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Professional Standards Manual

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3. Acting For Buyers

(n) Items Affecting A Property - View Entire Section

(I) Issues Affecting an Owner’s Interests - View Subsection
(5) Heritage Conservation Act

While the intent of the Heritage Conservation Act with respect to archaeological sites is to balance a respect for heritage and a property owner’s right to develop, some private landowners may face costly archaeological studies and/or limited use of their land.

The Heritage Conservation Act is concerned with activities that may alter heritage sites automatically protected under the legislation. While it is not likely to affect properties where there is no intended change of use, it could have an impact where a change in that use is contemplated (e.g., subdivision, new construction, construction of an addition or pool).

If the intent of a property owner or potential buyer is to subdivide the property, then, as part of the process of subdivision, the proposal may be referred by the local municipality or regional district to the Archaeology Branch (of the Ministry of Tourism, Culture and the Arts) to determine if an archaeological assessment is recommended. The cost of such an assessment would be borne by the property owner and can be substantial.

Further, the Local Government Act gives municipalities and regional districts the power to pass bylaws to withhold the issuance of building permits if they would result in an alteration to protected heritage property.

Licensees should be aware that archaeological sites are not at this time commonly noted on the title of affected properties. However, the statute applies regardless of whether or not the notice is registered on title.

What significance does this have for licensees? Based on court decisions in similar situations, it is likely that a court would find a licensee has a duty to know whether there are archaeologically sensitive areas in the community in which they work and, if so, whether a search for archaeological sites may provide necessary information for a seller or a buyer.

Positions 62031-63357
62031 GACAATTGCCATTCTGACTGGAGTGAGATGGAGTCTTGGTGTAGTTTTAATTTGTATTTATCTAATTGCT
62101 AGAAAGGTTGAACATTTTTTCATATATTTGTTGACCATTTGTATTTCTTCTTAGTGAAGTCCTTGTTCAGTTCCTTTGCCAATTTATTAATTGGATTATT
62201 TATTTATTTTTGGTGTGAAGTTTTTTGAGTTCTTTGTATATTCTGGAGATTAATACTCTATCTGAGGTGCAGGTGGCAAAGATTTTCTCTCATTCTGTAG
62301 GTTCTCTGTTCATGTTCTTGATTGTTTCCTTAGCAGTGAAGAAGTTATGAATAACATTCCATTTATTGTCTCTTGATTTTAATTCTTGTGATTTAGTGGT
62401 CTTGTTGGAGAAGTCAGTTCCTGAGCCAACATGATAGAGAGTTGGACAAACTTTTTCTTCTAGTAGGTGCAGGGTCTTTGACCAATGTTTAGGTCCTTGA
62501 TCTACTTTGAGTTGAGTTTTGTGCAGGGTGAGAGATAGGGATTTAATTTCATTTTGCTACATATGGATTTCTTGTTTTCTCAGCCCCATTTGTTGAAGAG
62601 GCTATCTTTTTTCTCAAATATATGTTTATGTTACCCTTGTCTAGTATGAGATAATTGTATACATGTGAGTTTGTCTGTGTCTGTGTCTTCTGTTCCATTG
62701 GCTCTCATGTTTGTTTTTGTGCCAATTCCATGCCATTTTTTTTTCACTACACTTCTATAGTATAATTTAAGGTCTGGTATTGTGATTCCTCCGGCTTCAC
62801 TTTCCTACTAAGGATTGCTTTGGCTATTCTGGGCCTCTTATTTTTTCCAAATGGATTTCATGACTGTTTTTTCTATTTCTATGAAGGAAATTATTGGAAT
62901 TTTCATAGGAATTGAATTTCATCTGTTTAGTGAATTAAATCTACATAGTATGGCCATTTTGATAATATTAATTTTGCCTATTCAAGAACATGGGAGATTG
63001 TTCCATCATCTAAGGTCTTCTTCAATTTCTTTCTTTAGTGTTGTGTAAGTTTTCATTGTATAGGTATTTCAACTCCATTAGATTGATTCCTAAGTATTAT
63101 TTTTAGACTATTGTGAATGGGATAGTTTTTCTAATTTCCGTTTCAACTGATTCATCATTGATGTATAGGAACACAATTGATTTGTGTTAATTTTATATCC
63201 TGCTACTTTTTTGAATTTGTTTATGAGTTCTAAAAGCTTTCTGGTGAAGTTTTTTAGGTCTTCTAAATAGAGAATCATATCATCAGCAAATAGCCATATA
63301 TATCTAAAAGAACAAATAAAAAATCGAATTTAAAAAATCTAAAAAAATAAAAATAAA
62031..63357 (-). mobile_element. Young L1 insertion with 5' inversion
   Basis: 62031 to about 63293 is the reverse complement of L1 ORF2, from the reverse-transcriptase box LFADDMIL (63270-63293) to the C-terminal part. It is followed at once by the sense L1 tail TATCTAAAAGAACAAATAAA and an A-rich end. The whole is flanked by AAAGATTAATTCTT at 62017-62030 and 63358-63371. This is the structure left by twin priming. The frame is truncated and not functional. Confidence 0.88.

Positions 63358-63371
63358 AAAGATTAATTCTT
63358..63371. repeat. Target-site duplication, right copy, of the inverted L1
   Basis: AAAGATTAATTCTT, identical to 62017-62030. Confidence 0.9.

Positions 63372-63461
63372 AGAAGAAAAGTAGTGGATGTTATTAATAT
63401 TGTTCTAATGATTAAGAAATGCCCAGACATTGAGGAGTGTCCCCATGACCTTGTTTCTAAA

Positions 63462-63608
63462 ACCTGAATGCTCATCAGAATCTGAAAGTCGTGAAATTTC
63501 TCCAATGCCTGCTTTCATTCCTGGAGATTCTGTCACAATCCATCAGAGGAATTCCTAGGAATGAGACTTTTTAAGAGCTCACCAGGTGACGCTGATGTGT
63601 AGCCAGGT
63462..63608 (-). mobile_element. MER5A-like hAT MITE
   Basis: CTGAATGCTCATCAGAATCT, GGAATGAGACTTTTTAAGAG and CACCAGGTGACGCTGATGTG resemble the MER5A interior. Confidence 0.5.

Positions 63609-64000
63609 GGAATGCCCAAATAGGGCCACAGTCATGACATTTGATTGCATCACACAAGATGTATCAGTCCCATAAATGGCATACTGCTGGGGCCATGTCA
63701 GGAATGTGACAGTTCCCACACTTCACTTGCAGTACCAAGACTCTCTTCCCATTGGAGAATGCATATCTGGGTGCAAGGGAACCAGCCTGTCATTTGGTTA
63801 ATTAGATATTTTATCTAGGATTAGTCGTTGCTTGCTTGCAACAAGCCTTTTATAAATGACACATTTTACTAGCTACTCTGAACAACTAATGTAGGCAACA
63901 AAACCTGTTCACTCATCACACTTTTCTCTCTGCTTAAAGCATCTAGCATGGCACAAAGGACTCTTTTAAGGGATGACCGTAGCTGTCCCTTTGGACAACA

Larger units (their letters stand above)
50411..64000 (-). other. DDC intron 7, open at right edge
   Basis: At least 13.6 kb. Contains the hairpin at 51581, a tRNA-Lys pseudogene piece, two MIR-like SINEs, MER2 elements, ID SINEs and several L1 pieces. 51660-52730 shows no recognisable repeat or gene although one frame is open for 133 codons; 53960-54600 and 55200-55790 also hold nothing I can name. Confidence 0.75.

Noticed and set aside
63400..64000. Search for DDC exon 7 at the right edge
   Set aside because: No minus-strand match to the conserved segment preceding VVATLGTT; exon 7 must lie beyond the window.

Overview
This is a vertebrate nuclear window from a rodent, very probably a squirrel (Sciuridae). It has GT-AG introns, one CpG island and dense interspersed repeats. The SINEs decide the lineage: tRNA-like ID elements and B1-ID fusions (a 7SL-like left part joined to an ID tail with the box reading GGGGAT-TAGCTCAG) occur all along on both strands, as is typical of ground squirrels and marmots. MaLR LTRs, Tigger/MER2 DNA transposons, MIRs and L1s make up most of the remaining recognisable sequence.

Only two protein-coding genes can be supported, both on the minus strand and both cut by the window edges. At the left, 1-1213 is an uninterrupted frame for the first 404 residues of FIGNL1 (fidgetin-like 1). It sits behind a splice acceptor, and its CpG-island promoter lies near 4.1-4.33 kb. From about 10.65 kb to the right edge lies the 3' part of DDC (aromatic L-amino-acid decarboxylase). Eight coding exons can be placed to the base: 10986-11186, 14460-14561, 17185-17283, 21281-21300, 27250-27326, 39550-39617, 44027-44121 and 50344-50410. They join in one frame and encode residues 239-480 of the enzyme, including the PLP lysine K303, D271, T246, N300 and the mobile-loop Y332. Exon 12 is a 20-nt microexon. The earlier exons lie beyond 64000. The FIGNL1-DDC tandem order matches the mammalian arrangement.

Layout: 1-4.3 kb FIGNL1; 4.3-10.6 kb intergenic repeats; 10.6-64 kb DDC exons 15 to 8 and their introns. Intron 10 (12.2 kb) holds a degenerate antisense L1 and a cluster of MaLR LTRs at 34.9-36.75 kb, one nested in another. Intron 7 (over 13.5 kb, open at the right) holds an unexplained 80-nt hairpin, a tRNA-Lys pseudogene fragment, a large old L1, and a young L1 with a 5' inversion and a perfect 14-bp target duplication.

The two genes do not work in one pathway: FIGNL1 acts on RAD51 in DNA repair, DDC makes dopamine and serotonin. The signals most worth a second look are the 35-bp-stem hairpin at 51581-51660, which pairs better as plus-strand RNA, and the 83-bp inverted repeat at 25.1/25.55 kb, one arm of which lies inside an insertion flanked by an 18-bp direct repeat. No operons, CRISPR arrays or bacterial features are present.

The first potential source of that information is the local municipality or regional district. However, not all municipalities and regional districts maintain up-to-date information respecting archaeological sites. The second source is the Archaeology Branch. Its website (www.for.gov.bc.ca/archaeology/index.htm) contains a broad range of information on the Heritage Conservation Act and its application, including a Data Request Form for requesting information about specific sites. Most requests for information about a specific site can be answered within four to five days. More detailed enquiries may require up to two weeks.

Licensees can also request from the Archaeology Branch a copy of a map that identifies registered sites in a specific region of the province. These sites are more likely to be clustered around existing urban areas, major rivers or other waterways, and other areas that are most attractive for human habitation.

A prudent licensee working with a buyer who becomes interested in a particular property will want to determine if the proposed use or redevelopment of that property will result in ground alteration that might be affected by Heritage Conservation Act. If the buyer does intend to alter the use, the following clause should be incorporated into the Contract of Purchase and Sale:

Heritage Conservation Act Clause

Subject to the Buyer satisfying himself/herself on or before(date) regarding the potential effect of the Heritage Conservation Act on the use and/or development of the property.

This condition is for the sole benefit of the Buyer.

Ω If not using the standard form Contract of Purchase and Sale, refer to ‘‘Contracts under Seal’’.

The Archaeology Branch may be contacted as follows:

Ministry of Tourism, Culture and the Arts Archaeology Branch

PO Box 9375, Stn. Prov. Govt.

Victoria, B.C. V8W 9M5

Tel: 250-952-5021

Fax: 250-952-4188

Website: www.for.gov.bc.ca/archaeology/index.htm